Implementing View Persona Management
View Persona Management is a new feature to View, as of version 5.0. People have had some difficulties in getting it up and running, and I am most certainly included in that list. After more work than I’d care to admit (and several calls to VMware), we’ve gotten it up and running. Now that I’ve seen it in action, all that I can say is “wow”. It was a painful process to get it to where we are now, but now that it’s running it’s working really well and has satisfied my customer’s user customization needs spectacularly. Here’s my implementation notes, to hopefully make my (and others’) future deployments go more smoothly.
First, a brief overview of what Persona Management is, for the uninitiated (if you already know, feel free to skip this and the next paragraph). Speaking plainly, Persona Management is another option instead of Windows Roaming Profiles. It does have a few very important distinctions that make it work much better than Roaming Profiles ever have in my experience. There are two major differences, from my perspective. VPM (View Persona Management) uses Shadow Copy to synchronize the locally stored profile with the persistent network location, vs. WRP’s (Windows Roaming Profiles) use of “normal” copy. VPM has the ability to background download specific parts of the profile, whereas WRP requires that the whole profile be downloaded before logon can complete. Both solutions support (and, to greater or lesser degrees, recommend) implementing Folder Redirection in order to keep the profile size minimal.
Those two differences between VPM and WRP make a world of difference. Using WRP, I’ve seen 30 minute logons as the norm for some users (with absurdly large profiles). Anyone who’s managed a moderately sized Windows environment that uses WRP will be familiar with the profile corruption issues that can come from WRP’s synchronization attempts. These two issues have always made me extremely reluctant to implement WRP for a customer, especially in a floating desktop pool scenario where there will not be local profiles for WRP to update and it will instead need to download the full thing every time. That’s a shame, because a floating desktop pool is exactly when you want a solution such as WRP. Ok, that’s enough of that – here’s how I got it running.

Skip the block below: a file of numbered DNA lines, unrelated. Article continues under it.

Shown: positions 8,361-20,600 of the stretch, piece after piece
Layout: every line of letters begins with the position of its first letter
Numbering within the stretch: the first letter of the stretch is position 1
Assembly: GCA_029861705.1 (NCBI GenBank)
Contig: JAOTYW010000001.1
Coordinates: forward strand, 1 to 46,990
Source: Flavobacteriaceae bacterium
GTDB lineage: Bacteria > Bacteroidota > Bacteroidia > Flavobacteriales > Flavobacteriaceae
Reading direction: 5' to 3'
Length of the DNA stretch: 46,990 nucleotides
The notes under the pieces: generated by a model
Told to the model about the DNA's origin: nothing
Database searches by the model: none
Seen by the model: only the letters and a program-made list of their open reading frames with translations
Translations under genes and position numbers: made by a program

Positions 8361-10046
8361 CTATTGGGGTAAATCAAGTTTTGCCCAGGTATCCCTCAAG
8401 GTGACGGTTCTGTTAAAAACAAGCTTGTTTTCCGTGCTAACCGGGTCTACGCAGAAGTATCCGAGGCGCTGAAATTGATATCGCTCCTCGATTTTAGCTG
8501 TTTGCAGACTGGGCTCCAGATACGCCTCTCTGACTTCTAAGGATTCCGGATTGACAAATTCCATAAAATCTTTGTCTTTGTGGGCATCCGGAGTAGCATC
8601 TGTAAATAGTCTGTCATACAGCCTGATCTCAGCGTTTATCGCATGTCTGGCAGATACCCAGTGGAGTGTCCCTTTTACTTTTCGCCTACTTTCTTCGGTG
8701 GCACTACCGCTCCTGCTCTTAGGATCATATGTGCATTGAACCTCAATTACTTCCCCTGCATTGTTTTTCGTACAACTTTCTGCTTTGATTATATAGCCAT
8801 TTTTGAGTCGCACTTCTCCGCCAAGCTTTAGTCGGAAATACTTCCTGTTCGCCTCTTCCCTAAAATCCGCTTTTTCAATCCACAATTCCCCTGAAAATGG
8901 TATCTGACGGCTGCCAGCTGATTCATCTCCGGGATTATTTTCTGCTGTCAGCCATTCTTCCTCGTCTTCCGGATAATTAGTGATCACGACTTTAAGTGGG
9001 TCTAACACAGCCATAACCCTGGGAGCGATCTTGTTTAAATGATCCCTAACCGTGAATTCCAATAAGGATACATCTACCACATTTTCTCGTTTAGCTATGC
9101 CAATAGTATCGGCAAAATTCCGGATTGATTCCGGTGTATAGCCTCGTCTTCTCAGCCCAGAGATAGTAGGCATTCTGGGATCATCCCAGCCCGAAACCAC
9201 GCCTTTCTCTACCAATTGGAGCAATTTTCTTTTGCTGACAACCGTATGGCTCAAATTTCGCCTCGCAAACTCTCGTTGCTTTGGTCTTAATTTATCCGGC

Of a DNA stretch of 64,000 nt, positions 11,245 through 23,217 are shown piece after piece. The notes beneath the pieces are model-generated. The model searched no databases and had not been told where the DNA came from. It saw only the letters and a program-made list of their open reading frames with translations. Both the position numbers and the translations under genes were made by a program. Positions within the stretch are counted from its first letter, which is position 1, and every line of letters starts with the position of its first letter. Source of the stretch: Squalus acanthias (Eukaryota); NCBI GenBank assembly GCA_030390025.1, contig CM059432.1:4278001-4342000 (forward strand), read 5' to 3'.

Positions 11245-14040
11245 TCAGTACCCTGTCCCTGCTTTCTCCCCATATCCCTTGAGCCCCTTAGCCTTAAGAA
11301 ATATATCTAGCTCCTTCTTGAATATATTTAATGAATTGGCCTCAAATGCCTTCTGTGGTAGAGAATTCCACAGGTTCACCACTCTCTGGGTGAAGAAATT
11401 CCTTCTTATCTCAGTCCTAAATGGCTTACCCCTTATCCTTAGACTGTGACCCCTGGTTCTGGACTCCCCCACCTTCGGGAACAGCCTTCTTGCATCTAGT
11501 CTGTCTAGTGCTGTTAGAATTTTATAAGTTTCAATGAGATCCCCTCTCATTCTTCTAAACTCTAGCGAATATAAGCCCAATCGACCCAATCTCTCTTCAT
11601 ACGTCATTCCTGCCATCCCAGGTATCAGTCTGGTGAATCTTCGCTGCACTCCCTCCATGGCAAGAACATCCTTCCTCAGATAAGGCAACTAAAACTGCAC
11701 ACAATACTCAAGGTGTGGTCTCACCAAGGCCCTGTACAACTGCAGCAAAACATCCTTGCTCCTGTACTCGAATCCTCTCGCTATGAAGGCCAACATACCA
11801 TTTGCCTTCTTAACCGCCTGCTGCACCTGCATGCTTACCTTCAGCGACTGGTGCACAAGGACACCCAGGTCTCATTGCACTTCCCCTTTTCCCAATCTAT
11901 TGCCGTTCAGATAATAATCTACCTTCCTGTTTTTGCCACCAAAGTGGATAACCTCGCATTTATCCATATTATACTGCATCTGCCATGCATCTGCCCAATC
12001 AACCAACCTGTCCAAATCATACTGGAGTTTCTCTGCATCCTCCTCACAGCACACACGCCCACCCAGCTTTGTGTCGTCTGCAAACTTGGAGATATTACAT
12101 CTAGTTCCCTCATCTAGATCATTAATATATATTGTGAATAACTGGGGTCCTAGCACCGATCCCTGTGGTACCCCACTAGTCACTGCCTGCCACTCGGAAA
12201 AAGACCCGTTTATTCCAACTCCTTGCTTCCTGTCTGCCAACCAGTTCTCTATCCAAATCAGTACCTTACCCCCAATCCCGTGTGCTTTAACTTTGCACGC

VPM is a feature that gets installed as part of the VMware View Agent install. Depending on the version of the Agent that you’re installing, you may need to perform a custom install and manually ensure that it’s selected. That’s all that’s required to install it – now you just need to activate/configure it. Be aware that if you optimized your Windows 7 based on the original guide, you’ll need to re-enable some services as per this guide in order to get things working.
The View Connection Brokers have several Active Directory Admin Templates stored on them, just waiting for use. These templates are under %programfiles%\Vmware\VMware View\Server\Extras\GroupPolicyFiles. You’ll notice that there are quite a few of them to use – when you have time, I’d recommend examining them all as they give you some pretty neat control over your environment. Right now though, we’re interested in the ViewPM.adm template. If you’re using View 5.0.1 or newer, go ahead and just use this one. If you’re still on 5.0, use the updated admin template from http://kb.vmware.com/kb/2011823. Go ahead and install your template on a domain controller, as that will make it much easier to manage moving forward. Once it’s installed, you can create your GPO that will both enable and configure VPM.
In order to enable Persona Management, you need only enable a few settings in that template. You’ll want to change a few settings under Computer Configuration\Policies\Administrative Templates\Classic Administrative Templates\VMware View Agent Configuration\Persona Management\Roaming & Synchronization. First, Enable “Manage user persona”. If this is disabled, it’s not going to do anything. You’ll notice that this setting allows you to specify an upload interval; it defaults to 10 minutes. That means that after a user logs in, it will upload their profile back to the Persona Repository every 10 minutes (and perform a final upload when the user logs off).